The Indonesian government is boosting domestic coal demand

As the world turns its back on coal, Indonesia, the world’s top producer, tries to sweeten the pot at home.

Researchers from the Global Carbon Project estimate that carbon dioxide emissions will fall by a record 7% in 2020 as a result of the Covid-19 pandemic, which has slowed consumption, travel, and commuting. Lower demand for fossil fuels, such as coal, was a crucial cause. Coal usage is forecast to drop by 8% this year, the greatest drop since World War II ended.

This isn’t cause for celebration for many in Indonesia’s government. Indonesia’s coal sector has been severely hit by the pandemic, which is the country’s major export. Demand in key export markets like as China and India has decreased for the country, which was the world’s largest thermal coal exporter in 2019. Domestic consumption is also in jeopardy as coal-fired power plant electricity demand falls, aggravating concerns about overcapacity.

What is the Indonesian government’s plan? Support the coal sector by increasing local demand using a new technology called coal gasification, which converts solid coal into the liquid fuels methanol and dimethyl ether (DME), which can be used to replace imported liquefied petroleum gas (LPG).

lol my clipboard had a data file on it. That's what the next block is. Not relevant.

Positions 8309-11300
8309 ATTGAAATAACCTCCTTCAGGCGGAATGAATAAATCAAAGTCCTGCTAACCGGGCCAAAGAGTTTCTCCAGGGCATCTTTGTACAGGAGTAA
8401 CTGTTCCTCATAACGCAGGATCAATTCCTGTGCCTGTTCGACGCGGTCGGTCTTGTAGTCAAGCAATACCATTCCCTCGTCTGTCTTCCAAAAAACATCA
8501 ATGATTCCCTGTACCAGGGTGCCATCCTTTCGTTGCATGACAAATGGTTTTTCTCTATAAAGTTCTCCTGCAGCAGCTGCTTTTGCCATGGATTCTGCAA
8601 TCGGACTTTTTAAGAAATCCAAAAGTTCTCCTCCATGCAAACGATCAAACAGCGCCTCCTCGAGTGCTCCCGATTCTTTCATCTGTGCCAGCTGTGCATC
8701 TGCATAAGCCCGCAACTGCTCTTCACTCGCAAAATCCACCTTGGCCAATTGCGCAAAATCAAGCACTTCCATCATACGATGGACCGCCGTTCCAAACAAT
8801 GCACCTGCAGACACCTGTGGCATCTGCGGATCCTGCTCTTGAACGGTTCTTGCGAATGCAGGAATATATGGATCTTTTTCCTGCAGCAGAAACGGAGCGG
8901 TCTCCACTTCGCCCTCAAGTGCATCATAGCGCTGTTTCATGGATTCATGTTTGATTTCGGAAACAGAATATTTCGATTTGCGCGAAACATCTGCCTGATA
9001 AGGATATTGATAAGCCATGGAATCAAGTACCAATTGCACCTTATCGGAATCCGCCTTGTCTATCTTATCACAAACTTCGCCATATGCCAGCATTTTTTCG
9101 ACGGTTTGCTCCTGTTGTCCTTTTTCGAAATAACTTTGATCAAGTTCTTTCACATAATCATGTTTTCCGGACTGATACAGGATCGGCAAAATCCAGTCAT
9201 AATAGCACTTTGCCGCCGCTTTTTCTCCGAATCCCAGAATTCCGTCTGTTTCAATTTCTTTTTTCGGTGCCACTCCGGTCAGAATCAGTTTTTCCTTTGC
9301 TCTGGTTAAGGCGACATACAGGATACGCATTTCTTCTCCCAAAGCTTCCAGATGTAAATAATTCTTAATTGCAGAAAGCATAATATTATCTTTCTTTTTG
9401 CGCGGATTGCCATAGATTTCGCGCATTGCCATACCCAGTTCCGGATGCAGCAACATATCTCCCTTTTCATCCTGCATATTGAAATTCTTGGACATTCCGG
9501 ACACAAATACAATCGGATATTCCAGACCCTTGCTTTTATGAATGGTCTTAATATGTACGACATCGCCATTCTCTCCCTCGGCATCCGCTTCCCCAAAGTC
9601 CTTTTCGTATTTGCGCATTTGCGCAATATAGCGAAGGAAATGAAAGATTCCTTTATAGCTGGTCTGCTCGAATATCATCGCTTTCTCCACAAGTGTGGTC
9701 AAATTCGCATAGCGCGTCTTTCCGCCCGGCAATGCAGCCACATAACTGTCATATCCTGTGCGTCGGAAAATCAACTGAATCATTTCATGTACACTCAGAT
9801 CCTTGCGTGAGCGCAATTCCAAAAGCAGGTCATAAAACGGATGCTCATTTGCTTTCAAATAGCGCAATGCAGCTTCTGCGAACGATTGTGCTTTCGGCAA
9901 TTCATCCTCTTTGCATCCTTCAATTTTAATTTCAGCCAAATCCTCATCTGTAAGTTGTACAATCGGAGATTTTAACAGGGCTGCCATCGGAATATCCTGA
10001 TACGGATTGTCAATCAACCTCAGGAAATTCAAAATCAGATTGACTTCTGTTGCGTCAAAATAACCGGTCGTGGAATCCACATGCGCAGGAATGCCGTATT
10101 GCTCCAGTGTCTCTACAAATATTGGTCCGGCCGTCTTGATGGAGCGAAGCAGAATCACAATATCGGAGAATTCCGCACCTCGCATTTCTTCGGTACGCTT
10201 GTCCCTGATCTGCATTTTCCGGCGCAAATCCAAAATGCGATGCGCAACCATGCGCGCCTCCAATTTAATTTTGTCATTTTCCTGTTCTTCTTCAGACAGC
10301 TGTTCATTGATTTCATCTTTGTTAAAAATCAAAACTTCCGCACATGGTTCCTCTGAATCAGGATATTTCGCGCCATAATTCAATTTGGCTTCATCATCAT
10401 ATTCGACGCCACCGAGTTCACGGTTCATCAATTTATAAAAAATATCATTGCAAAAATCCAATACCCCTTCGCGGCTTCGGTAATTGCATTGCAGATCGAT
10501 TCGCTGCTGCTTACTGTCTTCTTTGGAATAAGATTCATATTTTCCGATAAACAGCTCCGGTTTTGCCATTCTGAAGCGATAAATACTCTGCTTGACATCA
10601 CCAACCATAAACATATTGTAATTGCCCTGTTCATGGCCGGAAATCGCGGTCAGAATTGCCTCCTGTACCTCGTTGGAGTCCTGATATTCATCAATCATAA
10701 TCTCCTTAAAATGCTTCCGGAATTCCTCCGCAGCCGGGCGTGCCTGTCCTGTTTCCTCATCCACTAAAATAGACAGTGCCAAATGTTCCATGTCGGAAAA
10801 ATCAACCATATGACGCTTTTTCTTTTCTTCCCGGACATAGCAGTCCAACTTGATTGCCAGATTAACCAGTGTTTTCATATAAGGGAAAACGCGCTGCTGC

“The Indonesian coal sector is attempting to safeguard its local market,” said Andri Prasetiyo, a program manager at a Jakarta-based NGO . “Coal gasification is becoming a topic of discussion as global coal demand declines.”

Gasification plans, according to coal industry supporters and supporters in the Indonesian government, will boost the economy by allowing more local energy to be used, as well as safeguarding employment and investment in the coal sector. Critics, on the other hand, have expressed worries about the coal-based technology’s environmental and climate implications, and have questioned the rationality of government expenditure on a project with doubtful commercial feasibility.

Major players and large investments are being drawn to coal gasification initiatives.

It’s not a new concept to turn coal into a liquid fuel. This technology, in fact, has been around for over a century. It was a major source of energy in Europe prior to World War II, but since the 1940s, petroleum and natural Gas have mostly supplanted it.

The worldwide coal business has only been promoting gasification since the Turn of the millennium, after coal energy output peaked in Europe and the United States. To yet, large-scale coal gasification has only existed in China, which is rich in coal but short on LPG, but even there, it has fallen out of favor due to high prices and growing environmental concerns. In addition, South Africa has a modest gasification sector that produces residential fuel.

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Coal gasification initiatives in Indonesia are well advanced. PT Bukit Asam, a state-owned coal miner, aims to develop a gasification plant in 2023 or 2024, while PT Bumi Resources, the country’s largest private coal miner, proposes to invest more than $1 billion in a comparable facility. Air Products, a California-based company, announced in June that it would invest $2 billion in a “world-scale” coal project in Bengalon, East Kalimantan province, in collaboration with two other private coal giants: PT Bakrie Capital, which is part of the Bakrie Group, which also owns Bumi Resources, and PT Ithaca Resources.